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An Humble Proposal To The People Of England
by [?]

II. The product of the surface, which I include in that part, plough and reap; and though this is not indeed an exclusive product, yet I may observe that the extraordinary increase which our lands, under an excellent cultivation, generally yield, as well in corn and cattle, is an uncommon argument for the industry of the husbandmen; and I might enter into a comparison with advantage, against almost any countries in Europe, by comparing the quantity produced on both sides, with the quantity of land which produce those quantities.

You may find some calculations of the produce of our own country in the book above mentioned, viz., The Plan of the Commerce of Great Britain, where the consumption of malt in England is calculated by the value of the duties of excise, and where it appears that there is annually consumed in England, besides what is exported to foreign countries, forty millions of bushels of malt, besides also all the barley, the meal of which is made into bread, which is a very great quantity; most of the northern counties in England feeding very much upon barley bread; and besides all the barley either exported or used at home in the corn unmalted; all which put together, I am assured, amounts to no less than ten millions of bushels more.

The quantity of barley only is so exceeding great, that I am told it bears, in proportion to the land it grows on, an equality to as much land in France, as all the sowed land in the whole kingdom of England; or take it thus, that fifty millions of bushels of barley growing in France, would take up as much ground as all the lands which are at any time sowed in England with any corn, whether barley, oats, or wheat.

N. B. I do not say all the arable lands of England, because we know there are a very great number of acres of land which every year lie fallow (though in tillage) and unsowed, according to the usage of our husbandry; so they cannot be reckoned to produce any corn at all, otherwise the quantity might be much greater.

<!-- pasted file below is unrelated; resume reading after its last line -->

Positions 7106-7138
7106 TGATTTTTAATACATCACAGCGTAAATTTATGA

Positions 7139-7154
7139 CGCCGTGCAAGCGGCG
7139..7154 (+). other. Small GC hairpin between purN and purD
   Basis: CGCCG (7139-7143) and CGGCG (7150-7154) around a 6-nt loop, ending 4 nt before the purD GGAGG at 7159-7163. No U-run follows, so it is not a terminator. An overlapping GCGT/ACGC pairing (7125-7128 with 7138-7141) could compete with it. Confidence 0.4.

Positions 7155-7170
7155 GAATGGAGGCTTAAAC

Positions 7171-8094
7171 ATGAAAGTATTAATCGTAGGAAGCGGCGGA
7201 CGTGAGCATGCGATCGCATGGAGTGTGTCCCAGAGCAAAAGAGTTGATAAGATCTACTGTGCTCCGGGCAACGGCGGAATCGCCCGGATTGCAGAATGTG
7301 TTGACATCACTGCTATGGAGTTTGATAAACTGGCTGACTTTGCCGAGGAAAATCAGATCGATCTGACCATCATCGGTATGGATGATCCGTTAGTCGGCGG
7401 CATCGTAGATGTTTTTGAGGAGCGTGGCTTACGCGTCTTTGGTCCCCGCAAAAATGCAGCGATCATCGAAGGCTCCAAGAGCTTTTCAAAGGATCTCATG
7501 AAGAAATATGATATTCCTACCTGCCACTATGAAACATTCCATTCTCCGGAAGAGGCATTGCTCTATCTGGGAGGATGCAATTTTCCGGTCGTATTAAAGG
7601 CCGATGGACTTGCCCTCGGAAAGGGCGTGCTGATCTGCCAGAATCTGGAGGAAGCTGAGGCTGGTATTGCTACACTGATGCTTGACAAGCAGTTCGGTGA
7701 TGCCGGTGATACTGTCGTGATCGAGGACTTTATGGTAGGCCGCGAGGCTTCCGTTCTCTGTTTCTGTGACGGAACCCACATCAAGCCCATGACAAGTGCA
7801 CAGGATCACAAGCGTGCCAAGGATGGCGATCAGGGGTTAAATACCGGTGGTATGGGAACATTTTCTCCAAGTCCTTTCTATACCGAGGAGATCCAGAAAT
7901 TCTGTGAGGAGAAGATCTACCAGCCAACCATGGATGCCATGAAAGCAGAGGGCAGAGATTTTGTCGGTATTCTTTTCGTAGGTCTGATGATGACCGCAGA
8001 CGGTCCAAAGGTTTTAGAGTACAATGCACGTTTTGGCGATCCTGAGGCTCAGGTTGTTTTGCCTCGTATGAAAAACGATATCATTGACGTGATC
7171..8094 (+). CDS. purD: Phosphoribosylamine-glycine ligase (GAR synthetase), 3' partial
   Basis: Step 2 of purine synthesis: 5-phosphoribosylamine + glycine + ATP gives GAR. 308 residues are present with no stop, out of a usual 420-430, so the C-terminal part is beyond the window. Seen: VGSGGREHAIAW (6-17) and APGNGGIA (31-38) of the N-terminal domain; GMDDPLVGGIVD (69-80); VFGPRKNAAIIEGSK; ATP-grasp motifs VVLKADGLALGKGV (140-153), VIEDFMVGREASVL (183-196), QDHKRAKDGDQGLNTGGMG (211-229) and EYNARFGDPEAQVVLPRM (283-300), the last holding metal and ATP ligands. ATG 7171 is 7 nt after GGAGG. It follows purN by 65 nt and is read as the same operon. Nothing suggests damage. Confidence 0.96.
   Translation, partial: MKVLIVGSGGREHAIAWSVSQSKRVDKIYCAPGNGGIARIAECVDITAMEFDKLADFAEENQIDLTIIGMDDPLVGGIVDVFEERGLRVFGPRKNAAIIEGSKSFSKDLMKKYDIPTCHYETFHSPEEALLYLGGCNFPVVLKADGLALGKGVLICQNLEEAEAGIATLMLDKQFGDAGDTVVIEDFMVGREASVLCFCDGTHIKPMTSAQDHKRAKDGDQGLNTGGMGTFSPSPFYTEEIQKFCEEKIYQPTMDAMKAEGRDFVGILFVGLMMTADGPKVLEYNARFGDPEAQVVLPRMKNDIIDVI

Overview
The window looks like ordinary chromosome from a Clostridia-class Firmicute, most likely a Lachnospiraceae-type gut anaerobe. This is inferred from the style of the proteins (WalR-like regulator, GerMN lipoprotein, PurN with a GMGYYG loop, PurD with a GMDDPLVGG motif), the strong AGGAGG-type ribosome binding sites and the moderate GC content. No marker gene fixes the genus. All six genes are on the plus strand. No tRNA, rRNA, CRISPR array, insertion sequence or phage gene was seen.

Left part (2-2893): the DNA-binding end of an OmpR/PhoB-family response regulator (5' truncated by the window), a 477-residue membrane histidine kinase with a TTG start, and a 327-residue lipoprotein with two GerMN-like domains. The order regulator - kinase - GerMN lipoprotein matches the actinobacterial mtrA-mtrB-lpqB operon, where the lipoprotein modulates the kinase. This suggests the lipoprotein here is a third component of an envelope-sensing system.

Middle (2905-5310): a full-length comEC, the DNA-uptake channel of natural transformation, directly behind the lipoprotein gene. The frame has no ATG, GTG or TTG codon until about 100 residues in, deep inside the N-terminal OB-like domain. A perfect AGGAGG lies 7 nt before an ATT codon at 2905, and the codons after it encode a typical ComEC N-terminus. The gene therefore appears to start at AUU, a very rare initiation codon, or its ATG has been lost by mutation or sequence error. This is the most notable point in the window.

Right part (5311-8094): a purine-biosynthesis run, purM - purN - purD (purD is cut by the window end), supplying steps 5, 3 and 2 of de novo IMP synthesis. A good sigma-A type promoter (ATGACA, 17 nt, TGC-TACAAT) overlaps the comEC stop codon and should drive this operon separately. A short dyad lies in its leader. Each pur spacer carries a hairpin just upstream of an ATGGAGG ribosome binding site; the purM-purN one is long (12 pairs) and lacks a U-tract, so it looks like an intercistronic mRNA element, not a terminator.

This is a testimony of the fertility of our soil; and on the other hand, the fertility is a testimony of the diligence and application of our people, and the success which attends that diligence.

We are told that in some parts of England, especially in the counties of Essex, Hertford, Cambridge, Bedford, Bucks, Oxford, Northampton, Lincoln, and Nottingham, it is very frequent to have the lands produce from seven to ten quarters of barley upon an acre, which is a produce not heard of in the most fruitful of all those we call corn countries abroad, much less in France. On the contrary, if they have a great produce of corn, it is because they have a vast extent of land for it to grow upon, and which land they either have no other use for, or it may be is fit for no other use; whereas our corn grounds are far from being the richest or the best of our lands, the prime of our land being laid up, as the ploughmen call it, to feed upon, that is, to keep dairies of cows, as in Essex, Suffolk, and the fens; or for grazing grounds, for fatting the large mutton and beef, for which England is so particularly famed. These grazing countries are chiefly in Sussex, and in the marshes of Romney, and other parts in Kent; also in the rich vales of Aylesbury, and others in Bucks and Berkshire, the isle of Ely, the bank of Trent, the counties of Lincoln, Leicester and Stafford, Warwick and Chester, as also in the county of Somerset, Lancaster, north riding of Yorkshire, and bank of Tees, in the bishoprick of Durham.

When this product of England is considered, the diligence and success of our husbandry in England will be found to be beyond that of the most industrious people in Europe. But I must not dwell here, my view lies another way; nor do the people of England want so much to be called upon to improve in husbandry, as they do in manufactures and other things; not but that even in this, the lands not yet cultivated do call aloud upon us too; but I say it is not the present case.